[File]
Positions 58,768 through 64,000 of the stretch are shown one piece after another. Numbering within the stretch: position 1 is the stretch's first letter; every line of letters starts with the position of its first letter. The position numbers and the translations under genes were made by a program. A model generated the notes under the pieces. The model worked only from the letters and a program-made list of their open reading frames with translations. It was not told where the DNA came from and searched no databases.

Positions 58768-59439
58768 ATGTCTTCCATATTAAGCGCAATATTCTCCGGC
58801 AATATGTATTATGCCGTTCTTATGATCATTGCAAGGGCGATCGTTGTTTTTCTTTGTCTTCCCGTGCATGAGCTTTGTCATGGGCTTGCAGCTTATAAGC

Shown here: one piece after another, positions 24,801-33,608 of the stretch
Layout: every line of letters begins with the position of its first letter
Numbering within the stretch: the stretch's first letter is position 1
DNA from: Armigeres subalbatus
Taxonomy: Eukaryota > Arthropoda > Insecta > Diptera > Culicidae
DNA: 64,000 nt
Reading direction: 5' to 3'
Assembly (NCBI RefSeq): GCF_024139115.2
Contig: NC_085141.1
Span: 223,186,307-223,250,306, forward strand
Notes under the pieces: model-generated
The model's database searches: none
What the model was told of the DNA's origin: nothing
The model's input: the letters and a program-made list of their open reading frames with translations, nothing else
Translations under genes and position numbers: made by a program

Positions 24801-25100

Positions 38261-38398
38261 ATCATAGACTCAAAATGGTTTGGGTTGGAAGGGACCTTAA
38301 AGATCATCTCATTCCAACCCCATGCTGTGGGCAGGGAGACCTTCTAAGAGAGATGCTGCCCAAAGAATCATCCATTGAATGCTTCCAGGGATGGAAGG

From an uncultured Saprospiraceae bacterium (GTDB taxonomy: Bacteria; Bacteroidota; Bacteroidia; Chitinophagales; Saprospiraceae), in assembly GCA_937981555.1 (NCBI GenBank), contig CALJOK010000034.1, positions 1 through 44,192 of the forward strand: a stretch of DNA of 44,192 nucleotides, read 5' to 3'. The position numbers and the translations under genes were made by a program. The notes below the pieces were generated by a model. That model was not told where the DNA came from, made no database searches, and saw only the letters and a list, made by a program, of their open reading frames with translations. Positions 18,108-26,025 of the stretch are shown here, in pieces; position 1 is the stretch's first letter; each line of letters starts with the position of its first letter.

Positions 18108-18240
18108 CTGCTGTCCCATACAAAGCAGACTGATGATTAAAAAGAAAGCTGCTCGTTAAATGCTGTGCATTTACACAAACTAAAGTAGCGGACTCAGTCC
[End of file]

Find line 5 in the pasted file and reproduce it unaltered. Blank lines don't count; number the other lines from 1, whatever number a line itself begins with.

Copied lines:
Shown here: one piece after another, positions 24,801-33,608 of the stretch